I live in the greater Los Angeles area, a market where one might reasonably assume (especially if you live elsewhere) that there would be a bounty of good over-the-airwaves radio available to anyone with an A.M. or F.M. dial. But if you did assume that, especially lately, you would be wrong. The recent demise of the influential Indie 103.1, which still exists online in an automated version, having given up its frequency to yet another ranchera music station; the loss of mediocre F.M.-talk station KLSX to a top-40 format; even the emergence of yet another ‘brand-name” format (The Sound at 100.3, kinda like 93.1 Jack F.M. only sleepy instead of snarky); none of these recent wrinkles have exactly added shine and panache or even a modicum of interest to a market dominated by conservative talk and deadly KIIS-FM-inspired hit formats. In my car I usually defer to sports talk radio these days, especially now that baseball season is, thank God, nigh and the local boneheads can rest a beat or two in between breathless NFL draft and Kobe Bryant updates. (My favorites? Dan Patrick and Petros Papadakis, one half of the Petros and Money team—I can do without his partner.)
But lately I’m like everyone else, living in relative musical isolation with my iPod and Pandora, where I already have my own radio stations built around Rush, Bill Monroe and the Bluegrass Boys, Italian composer Piero Piccioni, and all the various artists who fit in with those three distinctive musical voices. I like the control of my musical diet, and speaking as an ex-disc jockey and music director myself, I like the fact that I don’t have to listen to all the mindless yammering in between songs. Even so, I do yearn occasionally for the human touch, the sense that what I’m hearing is unified by a strong musical sensibility-- not my own-- that is also susceptible to the kind of quirks which usually get ironed out of computer-generated play lists based on demographics and assumed taste. That’s why I’m glad for the presence of friend and fellow Fountains of Wayne fanatic Dicey Reilly, whose weekly slot Friday evenings from 5:00 to 7:00 on Long Beach City College radio station KCTY is a real oasis in a land of radio mediocrity.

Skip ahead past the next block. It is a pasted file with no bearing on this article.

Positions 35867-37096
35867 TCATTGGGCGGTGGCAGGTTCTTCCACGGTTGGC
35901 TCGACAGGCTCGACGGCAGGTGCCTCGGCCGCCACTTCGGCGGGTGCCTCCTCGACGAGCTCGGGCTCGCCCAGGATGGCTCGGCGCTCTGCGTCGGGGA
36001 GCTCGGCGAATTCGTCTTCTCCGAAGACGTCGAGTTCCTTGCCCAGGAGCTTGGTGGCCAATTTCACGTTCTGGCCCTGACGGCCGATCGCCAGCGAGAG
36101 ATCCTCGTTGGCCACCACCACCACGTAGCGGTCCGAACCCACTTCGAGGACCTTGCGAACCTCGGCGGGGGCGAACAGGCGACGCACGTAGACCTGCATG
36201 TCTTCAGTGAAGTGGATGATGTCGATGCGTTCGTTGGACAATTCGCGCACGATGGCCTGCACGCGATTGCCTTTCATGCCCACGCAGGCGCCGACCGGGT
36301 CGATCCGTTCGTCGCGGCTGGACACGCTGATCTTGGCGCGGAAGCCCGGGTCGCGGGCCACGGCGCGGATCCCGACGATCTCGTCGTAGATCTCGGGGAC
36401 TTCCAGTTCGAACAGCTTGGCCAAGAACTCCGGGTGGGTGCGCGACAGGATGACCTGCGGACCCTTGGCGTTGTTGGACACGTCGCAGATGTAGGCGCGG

Dicey is someone I’ve known for over 15 years whose musical tastes and pop culture acumen are as unimpeachable as they are unapproachable. I don’t know anyone whose breadth of knowledge about pop music matches or surpasses his—I’ve always felt that he could have been (and still could be) a Tarantino-era music supervisor for the movies on the order of a Randall Poster or Karyn Rachtman. Luckily for listeners, he brings that knowledge and spirit to the air every week, for an all-too-brief window, on his Shake and Pop radio show, and all we have to do is get to a computer. (KCTY streams all their programming, including Dicey’s two hours.) Tonight, for example, he’ll be packing a ton into those 120 minutes. How’s this for eclectic? Salutes to Fat Tuesday, Ash Wednesday, the Oscars (!), African-American History Month (Part 2: The Soul years), Punks Who Love the Beatles and a “Remembering Socks the Cat” music block. Thankfully, if you’re not in the Los Angeles area the Internet can magically connect you to Dicey’s playhouse—you don’t have to be one of us who puts up with wildfires and insane traffic gridlock to enjoy what he has to offer. I invite you to check out Dicey’s show and make it a habit—it just might cheer you up about the state of human-programmed-and-executed rock radio all over again.